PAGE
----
California Black Chamber of Commerce Opens LA Resource Center
Austin Gage | California Black Media
The California Black Chamber of Commerce (CBCC) stepped into a new chapter of its history as the organization held the grand opening of a resource center and office in Los Angeles County.
Located in Inglewood, the new center is one of the ways CBCC plans to integrate businesses and entrepreneurs in Southern California into its activities in Sacramento, the Bay Area and other parts of Northern California, leaders say.
“The opening of the new resource center means we are expanding our reach, we are connecting with our partners in different ways, we are going to create new partnerships and we are going to be a conduit and a connector from North to South,” said Jay King, president and CEO of the CBCC.
The launch featured a number of guest speakers including Southbay Workforce’s Robert Chavez, Lawndale Mayor Robert Pullens-Miles and state Senator Steven Bradford (D-Gardena). In the company of the speakers and guests, King cut the ribbon of the new office, marking the official opening of center several Los Angeles County residents attending the event said is “invaluable.”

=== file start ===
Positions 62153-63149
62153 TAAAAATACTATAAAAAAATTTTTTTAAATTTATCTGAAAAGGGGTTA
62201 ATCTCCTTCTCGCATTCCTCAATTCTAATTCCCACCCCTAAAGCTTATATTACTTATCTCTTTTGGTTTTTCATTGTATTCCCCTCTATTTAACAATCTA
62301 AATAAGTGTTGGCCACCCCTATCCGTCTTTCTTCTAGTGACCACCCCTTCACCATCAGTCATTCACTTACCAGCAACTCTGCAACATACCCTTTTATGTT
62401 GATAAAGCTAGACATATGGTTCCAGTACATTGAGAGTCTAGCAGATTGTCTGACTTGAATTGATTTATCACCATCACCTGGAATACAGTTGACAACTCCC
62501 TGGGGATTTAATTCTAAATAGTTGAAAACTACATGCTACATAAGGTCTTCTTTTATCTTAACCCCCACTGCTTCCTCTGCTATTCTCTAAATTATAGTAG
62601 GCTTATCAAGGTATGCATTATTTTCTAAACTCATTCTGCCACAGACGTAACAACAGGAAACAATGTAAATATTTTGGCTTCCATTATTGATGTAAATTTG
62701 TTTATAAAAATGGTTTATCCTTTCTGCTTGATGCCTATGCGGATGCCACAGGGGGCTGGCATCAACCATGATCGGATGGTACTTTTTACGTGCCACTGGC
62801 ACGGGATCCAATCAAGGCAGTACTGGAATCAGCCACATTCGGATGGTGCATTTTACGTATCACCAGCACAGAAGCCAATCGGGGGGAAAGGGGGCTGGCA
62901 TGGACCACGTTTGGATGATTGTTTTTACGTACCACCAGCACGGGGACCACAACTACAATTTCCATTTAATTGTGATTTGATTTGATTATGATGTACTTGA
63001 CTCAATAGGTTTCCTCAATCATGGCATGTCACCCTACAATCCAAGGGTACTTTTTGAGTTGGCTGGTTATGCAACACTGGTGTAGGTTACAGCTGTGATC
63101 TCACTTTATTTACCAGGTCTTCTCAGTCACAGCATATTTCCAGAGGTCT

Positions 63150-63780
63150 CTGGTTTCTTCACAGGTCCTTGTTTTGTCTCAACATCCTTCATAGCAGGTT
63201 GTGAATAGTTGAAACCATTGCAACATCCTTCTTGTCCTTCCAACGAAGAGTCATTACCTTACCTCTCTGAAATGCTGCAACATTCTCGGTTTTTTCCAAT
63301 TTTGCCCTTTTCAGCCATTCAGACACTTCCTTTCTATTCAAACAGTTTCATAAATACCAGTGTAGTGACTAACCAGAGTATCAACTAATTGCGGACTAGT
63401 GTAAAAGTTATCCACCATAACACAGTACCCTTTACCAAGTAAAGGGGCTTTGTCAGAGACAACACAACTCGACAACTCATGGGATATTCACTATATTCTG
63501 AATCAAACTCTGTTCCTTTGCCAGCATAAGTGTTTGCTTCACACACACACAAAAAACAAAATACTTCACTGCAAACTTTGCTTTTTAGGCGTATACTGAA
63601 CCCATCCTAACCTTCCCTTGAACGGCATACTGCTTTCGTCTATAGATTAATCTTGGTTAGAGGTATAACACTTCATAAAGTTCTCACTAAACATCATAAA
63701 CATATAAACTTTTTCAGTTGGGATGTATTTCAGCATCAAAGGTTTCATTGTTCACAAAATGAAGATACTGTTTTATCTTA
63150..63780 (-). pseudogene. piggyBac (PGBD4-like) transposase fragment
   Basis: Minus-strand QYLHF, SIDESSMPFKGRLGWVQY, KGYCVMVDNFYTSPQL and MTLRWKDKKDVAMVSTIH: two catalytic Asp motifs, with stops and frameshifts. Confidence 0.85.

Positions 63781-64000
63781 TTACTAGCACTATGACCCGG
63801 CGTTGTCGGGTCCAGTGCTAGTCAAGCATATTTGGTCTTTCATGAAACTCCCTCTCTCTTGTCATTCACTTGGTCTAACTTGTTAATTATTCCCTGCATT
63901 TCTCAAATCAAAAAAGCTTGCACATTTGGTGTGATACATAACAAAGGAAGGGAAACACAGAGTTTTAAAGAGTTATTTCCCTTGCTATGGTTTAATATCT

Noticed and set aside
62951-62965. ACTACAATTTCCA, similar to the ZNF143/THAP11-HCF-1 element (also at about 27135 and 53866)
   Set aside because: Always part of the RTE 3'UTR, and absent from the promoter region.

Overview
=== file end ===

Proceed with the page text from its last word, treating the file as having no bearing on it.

During his speech, King reiterated the goals of the CBCC.
“Financial literacy should be number one. Affordable housing, number two. Economic development, number three, and workforce development, number four. We have to do those things if we are going to have a strong economy, if we are going to build a strong state, a strong country,” King said.
By focusing on those priorities, King believes the CBCC will achieve its outreach goals and attract more public support.
King said the office is an asset that will prove to be greatly important for the chamber’s future.
For Bradford, the CBCC’s presence in his district is welcome news, and he believes the organization will hold him and other elected officials accountable.
“It’s key that we vow with organizations like the chamber who are advocating not only locally but also in Sacramento to make sure that we live up to legislation that is already in place,” Bradford said.
Bradford said his beliefs align with those established by the CBCC regarding the expansion of minority-owned businesses.
King says there is a way for everyone to get involved.
“Go to CalBCC.org and sign up. It’s reasonable, inexpensive, $100 if you’re a single person, $250 if you’re a small business. We make it easy, and we want to make the leap to us as easy and as effortless as possible.”